Skyrim FanFiction, Skyrim Erotica, and More
Of all the killers in this world—the violent men whose lives have been paved with blood and corpses—I hate the Nerevarine the most.
It is not envy of his skill at arms or magic. Although both are powerful and threatening. There are only a handful of people in this world capable of ending my life, and he is one of them. One hand always resting idle on the grip of that infernal blade.
Nor is it his philandering with my daughter, Beyte. Although their shudders of their passion did disturb my preparations for this journey. Nearly broke an entire case of alchemy reagents.
No, I hate the Nerevarine because I gave him immortality—the gift of endless life that so many mortals dream of—and all he’s done with it is assassinated two gods and then exiled himself on the Eastern Continent.
I expected greater things from such a powerful creature.
Still, he is dangerous. I exploded ten Thalmor’s heads and he hardly blinked an eye. But of course, it was foolish of me to expect he would shudder at my power. The man has watched the blood of Almalexia run down the same blade he carries on his hip.
What are a few scraps of brain and bone, compared to that?
He feels the pull of Akavarin’s power, though. That, at least, is enough to sway his emotions. As we drew nearer to Mzinchaleft he became more agitated, tapping at his sword and grinding his teeth. The pulse of that dark artifact filling his head with noise.
I should know, it does the same thing to me.
I never told the Nerevarine what I did to him, exactly. The true price of his immortality. Beyte knows, I suspect. But Willow remains ignorant of both his abilities and my plans: I will use the artifact that Akavarin has discovered to locate the hidden plains of the Netherworld. Beyte will unlock the door for me. And the Nerevarine will open it.
Simple and clean.
But I wonder—now that it is too late—if it was wise to withhold so much from him until the end. Once we reach the lowest depths of that ruin and confront Akavarin, there will be no turning back.
Before the Nerevarine returned, I had considered all of this just a grand experiment. An idle curiosity. But when we reached the gates of Mzinchaleft I began to see this thing in a new light.
For there, I saw the Nerevarine unleash his barbarism on the Falmer.
They boiled up from the surface by the thousands to meet us—hissing and clawing at the ground as we strode through the freshly fallen snow. A great mass of pallid skin and rotting teeth. I cannot imagine what kind of irritation the Nerevarine caused inside of their twisted minds—they recognize the power I buried deep within him.
Kill them. Tear them to pieces. I felt Akavarin order them. They must not be allowed to reach the Orb.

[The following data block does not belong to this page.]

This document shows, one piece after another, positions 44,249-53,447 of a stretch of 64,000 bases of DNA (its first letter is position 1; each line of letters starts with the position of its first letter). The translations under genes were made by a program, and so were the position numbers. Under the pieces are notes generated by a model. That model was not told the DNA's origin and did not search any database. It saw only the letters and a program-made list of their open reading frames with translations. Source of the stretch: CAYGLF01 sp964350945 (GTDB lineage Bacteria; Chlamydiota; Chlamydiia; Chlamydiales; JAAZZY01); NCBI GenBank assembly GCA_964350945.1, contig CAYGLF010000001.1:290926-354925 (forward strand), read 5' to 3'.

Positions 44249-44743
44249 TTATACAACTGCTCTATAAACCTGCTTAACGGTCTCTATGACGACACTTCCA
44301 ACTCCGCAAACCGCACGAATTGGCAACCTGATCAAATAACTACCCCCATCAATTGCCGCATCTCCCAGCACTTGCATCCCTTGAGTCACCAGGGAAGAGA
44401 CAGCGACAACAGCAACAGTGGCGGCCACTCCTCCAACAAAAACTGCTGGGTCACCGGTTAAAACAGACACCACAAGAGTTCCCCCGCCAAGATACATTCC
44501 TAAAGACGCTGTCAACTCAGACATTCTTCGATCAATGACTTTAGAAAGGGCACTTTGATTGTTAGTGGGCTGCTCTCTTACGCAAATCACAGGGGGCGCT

They surrounded us in seconds—a tide of murder.
“Think you can explode all of their heads, too?” the Nerevarine asked casually, as if we were surrounded by nothing more than a few disgruntled bees.
I could only muster a small groan. I had not thought Akavarin would raise so many. An entire army, just like the old days.
The Nerevarine smiled and drew his sword. “Duck,” he whispered.
Then he whipped around in a vicious circle, his blade slicing out from his body in a silver arc. A howl passed above my head as I crumpled into an undignified crouch, and then watched in amazement as the blade detached from the grip of his sword and spun through the air in an erratic blur of death.
It screamed with a human’s voice as it tore through armor and flesh and bone. In seconds—moments, even—a legion of Falmer were reduced to steaming piles of bleeding meat. The Nerevarine’s sword mowing them down like crops. Wave after wave of blood and gore flying up into the air.
But it wasn’t the awesome carnage that has sown the seeds of doubt in my mind. It was the Nerevarine’s face as it happened. He was consumed by the bloodlust. Smiling as the creatures died all around him. The purple mists of the Netherworld leaking from his eyes.
When they were dead, the blade came careening back to him. He held up the grip and it reattached, losing its brilliant silver glow within a few seconds. The metal steamed in the cold air. He looked down at me.
“You should not have brought me back, Dunmer.” The purple glow faded slowly from his eyes. “Tamriel was a better place without me.”
He sheathed his sword and strode into the ruin.
This is not an experiment that I can simply abandon and jot down a few notes on. Move to the next phase. The next lesson. Somewhere along the way I have lost control. Perhaps I never had control, and my power has been an illusion for all these hundreds of years. A flickering shadow cast by an unpredictable flame.
I fear that I have doomed us all.